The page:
Are personality, identity, and social relations dictated by the environment, or is it an entity that is controlled solely on genes? Are those entities partly controlled by environment and partly controlled by genes? This profound question has continually peered its head into the conversation of many hot topics and discussions. This question has even found its way into the medical topic of cloning. As David Elliott claims, “…it is not clear that the cloned individual, like any other natural twin, needs to see her individuality as importantly connected to her genome, or even to phenotypic similarities with others” (p 158). Some individuals feel that cloning diminishes a sense of uniqueness in both the clone and the cloned person. Proponents against cloning also say that the lack of genetic variability creates a non-unique genome which will “impose limitations on an individual’s capacity for self-development, leading to a sense of disempowerment and personal inadequacy” (p.159) and that this lack of self-development affects human worth. In Elliott’s view, genetics is not the strongest factor that decides personality, identity and social relations. Thus creating clones from the genes of a donor does not restrict an individual, or clone from “feeling non-unique” (p.158). Therefore the idea that not having a “felt identity being psychologically damaging is not plausible” thus this is not a strong reason against cloning (p 158).
Though Elliott presented a few points that did have a sense of validity, there were a few points I want to argue against. Elliott argues that if biological similarities that persist between the cloned individual and the clone can reduce individuality and limit self-development, then the same could be said about twins and triplets. He also explains that environment is a better determinant of identity than genetics due to the data that demonstrates that separated twins show more divergent personalities. However, I believe that he omitted the myriads of data that demonstrate how twins that are separated tend to grow up with similar traits, likes, and dislikes. He cannot argue that genetics does not play a strong role in identity and thus he cannot argue that clones, who have similar genes, will develop different personalities and unique characters based on environment. Mikayla Stern-Ellis and Emily Nappi, two young girls from northern and southern California were shocked to find that they were half sisters, they both shared a sperm donor from Colombia. Having lived in different environments from birth up until their undergraduate career in college, it is remarkable to see how strong a role genetics plays in behavior. These sisters grew up in different parts of California, yet have very similar features such as a cleft chin, thick, curly hair, same skin tone, and same smile. Both also have similar interests in the sciences. And even more, they both ended up at Tulane University thousands of miles away from California. It is easy to say that their genes played a very strong role in their identity and personality. (Watch Video Here)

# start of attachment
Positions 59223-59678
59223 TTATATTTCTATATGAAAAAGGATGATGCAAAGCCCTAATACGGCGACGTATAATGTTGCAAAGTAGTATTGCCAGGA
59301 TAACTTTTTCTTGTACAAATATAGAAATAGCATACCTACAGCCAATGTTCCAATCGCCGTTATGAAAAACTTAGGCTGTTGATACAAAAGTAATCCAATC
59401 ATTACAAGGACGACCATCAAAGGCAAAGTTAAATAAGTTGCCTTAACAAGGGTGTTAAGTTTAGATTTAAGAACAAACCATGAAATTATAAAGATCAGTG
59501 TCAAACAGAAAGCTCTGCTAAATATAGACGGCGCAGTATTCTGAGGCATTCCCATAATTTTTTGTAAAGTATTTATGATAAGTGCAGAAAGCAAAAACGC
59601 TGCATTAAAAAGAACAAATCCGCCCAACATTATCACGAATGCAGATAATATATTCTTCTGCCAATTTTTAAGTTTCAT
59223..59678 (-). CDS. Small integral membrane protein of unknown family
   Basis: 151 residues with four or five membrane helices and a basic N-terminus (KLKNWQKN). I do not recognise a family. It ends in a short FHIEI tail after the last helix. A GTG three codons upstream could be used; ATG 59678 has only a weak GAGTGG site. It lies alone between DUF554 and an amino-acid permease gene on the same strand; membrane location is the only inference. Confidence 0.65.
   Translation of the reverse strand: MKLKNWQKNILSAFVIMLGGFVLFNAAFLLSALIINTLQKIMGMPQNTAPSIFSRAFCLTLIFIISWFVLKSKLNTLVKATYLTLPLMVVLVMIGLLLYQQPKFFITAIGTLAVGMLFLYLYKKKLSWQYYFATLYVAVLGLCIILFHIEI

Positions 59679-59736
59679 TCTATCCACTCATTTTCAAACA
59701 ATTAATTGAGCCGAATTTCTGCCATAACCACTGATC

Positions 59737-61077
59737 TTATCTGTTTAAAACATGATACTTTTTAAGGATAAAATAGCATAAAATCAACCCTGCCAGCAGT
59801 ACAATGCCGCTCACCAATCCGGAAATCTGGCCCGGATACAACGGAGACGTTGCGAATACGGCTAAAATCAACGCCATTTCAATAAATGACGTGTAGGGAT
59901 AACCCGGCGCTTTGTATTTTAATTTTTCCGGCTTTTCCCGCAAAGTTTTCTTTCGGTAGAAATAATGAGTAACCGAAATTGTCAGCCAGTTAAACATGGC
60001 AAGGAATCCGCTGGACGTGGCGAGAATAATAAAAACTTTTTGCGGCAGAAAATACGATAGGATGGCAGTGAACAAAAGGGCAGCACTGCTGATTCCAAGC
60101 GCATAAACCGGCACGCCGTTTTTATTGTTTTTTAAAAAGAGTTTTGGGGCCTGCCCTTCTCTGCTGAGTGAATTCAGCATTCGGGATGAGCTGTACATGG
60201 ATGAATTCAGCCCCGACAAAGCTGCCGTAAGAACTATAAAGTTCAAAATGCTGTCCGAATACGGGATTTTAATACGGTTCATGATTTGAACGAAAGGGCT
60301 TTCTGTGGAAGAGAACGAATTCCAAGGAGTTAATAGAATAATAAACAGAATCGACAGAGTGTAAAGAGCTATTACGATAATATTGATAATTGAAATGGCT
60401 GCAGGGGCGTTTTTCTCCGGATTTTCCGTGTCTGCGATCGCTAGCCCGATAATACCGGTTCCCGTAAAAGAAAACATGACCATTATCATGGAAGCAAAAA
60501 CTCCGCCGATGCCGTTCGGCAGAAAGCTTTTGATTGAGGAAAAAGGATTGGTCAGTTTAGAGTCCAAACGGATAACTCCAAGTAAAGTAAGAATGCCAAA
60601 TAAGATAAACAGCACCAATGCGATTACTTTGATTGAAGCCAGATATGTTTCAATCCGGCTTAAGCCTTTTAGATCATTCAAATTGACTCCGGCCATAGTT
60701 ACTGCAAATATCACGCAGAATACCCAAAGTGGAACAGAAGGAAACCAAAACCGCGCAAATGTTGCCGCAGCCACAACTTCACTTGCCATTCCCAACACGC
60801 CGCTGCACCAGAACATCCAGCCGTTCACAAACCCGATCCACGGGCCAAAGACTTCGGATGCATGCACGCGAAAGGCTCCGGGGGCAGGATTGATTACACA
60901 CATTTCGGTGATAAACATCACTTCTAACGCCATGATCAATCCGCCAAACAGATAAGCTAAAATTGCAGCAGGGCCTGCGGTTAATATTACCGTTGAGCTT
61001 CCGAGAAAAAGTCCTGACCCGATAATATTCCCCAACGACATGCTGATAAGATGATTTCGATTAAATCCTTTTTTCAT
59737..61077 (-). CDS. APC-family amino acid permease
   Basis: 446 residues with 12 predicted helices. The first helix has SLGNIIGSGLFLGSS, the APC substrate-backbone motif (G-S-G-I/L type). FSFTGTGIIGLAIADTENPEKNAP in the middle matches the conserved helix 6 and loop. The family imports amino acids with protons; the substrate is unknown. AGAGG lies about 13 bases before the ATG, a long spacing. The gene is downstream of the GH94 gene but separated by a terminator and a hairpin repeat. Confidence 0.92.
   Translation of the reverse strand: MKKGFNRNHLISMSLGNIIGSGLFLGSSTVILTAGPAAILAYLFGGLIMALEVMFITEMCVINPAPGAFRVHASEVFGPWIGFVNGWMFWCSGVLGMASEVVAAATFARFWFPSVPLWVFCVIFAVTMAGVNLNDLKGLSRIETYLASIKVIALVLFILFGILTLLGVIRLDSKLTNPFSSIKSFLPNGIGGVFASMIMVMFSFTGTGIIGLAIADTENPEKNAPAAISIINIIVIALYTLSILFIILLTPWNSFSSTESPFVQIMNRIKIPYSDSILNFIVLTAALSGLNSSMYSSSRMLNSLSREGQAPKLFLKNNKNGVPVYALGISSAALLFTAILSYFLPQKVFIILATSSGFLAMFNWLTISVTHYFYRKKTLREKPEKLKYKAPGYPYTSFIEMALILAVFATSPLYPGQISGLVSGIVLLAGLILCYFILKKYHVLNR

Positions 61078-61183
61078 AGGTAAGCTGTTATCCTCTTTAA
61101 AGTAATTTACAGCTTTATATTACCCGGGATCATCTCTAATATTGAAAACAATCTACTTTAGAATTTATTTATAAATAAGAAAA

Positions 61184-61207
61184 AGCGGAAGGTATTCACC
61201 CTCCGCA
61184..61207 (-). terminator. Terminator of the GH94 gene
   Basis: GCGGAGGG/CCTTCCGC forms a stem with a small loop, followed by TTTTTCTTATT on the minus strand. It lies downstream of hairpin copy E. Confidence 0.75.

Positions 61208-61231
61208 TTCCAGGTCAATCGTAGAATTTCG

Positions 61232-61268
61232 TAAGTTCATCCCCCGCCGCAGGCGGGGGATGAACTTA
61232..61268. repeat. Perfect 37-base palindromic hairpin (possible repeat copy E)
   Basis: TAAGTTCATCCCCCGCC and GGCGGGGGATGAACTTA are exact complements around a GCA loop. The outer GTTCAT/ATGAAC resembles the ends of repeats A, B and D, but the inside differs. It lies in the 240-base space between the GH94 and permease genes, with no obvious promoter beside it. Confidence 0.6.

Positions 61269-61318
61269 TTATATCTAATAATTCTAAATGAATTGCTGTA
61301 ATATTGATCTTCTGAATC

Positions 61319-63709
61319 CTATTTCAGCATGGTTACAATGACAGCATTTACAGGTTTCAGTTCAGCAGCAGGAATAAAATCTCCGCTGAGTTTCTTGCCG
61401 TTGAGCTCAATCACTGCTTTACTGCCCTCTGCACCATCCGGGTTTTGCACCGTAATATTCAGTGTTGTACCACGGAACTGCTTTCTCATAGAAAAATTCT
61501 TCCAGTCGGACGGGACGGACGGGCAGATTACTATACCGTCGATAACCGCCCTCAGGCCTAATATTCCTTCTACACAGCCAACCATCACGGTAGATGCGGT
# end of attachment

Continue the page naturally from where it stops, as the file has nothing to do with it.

Elliott also omitted the fact that clones will more than likely be in the same environment as the cloned person and therefore their environment will similarly mold their personalities. Thus, there is a factor of developing very similar personalities since they are in the same environment and have identical genes. Elliott therefore cannot argue that uniqueness will not be threatened.
The argument that cloning will inhibit uniqueness is actually a very strong argument against cloning in that the large similarities between the cloned person and the clone will limit self-development and may feel of less worth. In my opinion, Elliott is missing pieces of data in his counter-argument to support cloning.
Elliott, David. “Uniqueness, individuality, and human cloning.” In Arguing about Bioethics, edited by Stephen Holland, 149-62. New York: Routledge, 2012.